The girl in charge came home last night -- very happy-making!  Both the sunny girl and I ran out to hug her before she had really even gotten both feet out of the car, and for a little while there, no one could move because we were all caught in a hug scrum.  It was fabulous -- lovingly claustrophobic or claustrophobically loving, I'm not sure which.  Either way I'm glad she's home!

She drove all the way from Atlanta by herself, which makes some readers yawn ho-hum, and causes other readers to remind me that I drove to Florida  to visit the beloved roommate's family a time or two myself, when I was not much older than the girl in charge. To all of which I say, pipe down!

She did break up the trip by staying overnight with these hipsters, who broke their promise that they would not knock themselves out for her, by making tacos for dinner, and by wooing her with their total awesome-osity.  In the morning before my girl arrived, dudes went out and bought themselves a house.  The day after she left, they got on a plane for the Christmas holiday.  Yet still -- welcoming and loving and awesome to my girl.  The heart just explodes, y'all.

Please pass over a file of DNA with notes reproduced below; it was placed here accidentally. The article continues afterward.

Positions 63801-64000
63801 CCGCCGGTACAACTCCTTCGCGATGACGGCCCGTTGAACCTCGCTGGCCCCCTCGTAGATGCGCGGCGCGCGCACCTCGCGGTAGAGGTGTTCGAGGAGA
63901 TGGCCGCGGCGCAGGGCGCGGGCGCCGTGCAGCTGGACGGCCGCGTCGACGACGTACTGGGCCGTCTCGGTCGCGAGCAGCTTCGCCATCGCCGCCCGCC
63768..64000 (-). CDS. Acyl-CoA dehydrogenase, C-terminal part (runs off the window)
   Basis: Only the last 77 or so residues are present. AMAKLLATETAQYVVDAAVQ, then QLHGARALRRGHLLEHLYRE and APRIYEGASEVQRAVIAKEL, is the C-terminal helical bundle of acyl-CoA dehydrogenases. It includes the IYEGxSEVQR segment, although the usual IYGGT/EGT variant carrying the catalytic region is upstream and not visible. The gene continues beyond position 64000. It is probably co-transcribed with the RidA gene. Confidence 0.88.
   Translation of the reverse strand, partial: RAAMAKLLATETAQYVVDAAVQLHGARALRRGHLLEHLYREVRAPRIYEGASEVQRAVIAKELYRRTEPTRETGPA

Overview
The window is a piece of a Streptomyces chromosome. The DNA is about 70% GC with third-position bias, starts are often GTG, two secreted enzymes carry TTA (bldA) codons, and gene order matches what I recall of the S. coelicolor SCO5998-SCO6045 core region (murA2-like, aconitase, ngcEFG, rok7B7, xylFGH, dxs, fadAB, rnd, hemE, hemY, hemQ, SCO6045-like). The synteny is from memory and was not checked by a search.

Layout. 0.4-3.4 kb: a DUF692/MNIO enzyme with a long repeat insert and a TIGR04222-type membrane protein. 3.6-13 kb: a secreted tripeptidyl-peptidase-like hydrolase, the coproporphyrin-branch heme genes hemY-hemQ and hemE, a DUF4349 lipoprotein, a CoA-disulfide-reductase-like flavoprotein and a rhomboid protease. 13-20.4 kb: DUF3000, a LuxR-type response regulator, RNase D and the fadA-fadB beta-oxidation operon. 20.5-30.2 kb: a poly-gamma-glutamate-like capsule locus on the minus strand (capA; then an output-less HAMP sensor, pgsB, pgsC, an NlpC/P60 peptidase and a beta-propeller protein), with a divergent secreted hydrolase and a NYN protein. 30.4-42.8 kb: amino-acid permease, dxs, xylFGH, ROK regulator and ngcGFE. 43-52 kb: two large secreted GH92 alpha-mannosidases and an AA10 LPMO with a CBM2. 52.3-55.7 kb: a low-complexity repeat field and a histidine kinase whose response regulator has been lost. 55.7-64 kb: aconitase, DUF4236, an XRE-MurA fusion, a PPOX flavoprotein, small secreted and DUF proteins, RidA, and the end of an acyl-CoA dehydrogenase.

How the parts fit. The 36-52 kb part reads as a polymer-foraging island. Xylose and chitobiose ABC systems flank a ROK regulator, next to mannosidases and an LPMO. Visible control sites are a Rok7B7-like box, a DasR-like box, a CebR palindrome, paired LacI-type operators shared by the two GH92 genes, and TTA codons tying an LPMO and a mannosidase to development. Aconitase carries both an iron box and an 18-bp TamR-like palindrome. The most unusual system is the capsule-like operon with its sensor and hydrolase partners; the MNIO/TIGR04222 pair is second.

This photo was swiped from Maggie's Facebook.

By the way, Maggie is the MVP of the family, and Mr. Maggie knows it.  The girl in charge reports that he distributed all kinds of tips for the future about married life.  Maggie and Mr. Maggie got hitched in June.

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So,  hey!  Books for Advent!


I read Louisa May Alcott's novels over and over and over when I was younger -- I was drawn to them in the same way I was drawn to the Little House books.  And like Laura Ingall's Wilder's stories, each of Alcott's books has a Christmas or winter adventure.  Several Christmases (some joyously happy, some bittersweet) are lovingly described in Little Women, Little Men, and Jo's Boys.  Polly and Fanny have very different ideas about how to celebrate the season in An Old-Fashioned Girl.  And in Eight Cousins and Rose in Bloom, Alcott shows Christmas through the eyes of a little girl, and of that same girl as a young woman.

But the Alcott Christmas story I love the most is the one described in Jack and Jill.  In this novel, the catalyst for the book's story arc is a sledding accident that occurs in the first chapter.  When Jack's mother takes in gravely injured Jill and her mother, she transforms their lives by turning Jill's sickroom into a Christmas-y wonderland.  As Alcott describes the decorations, the treats and gifts, and the friendship of the two young companions, a modern reader is swept right into the scene.  It's lovely!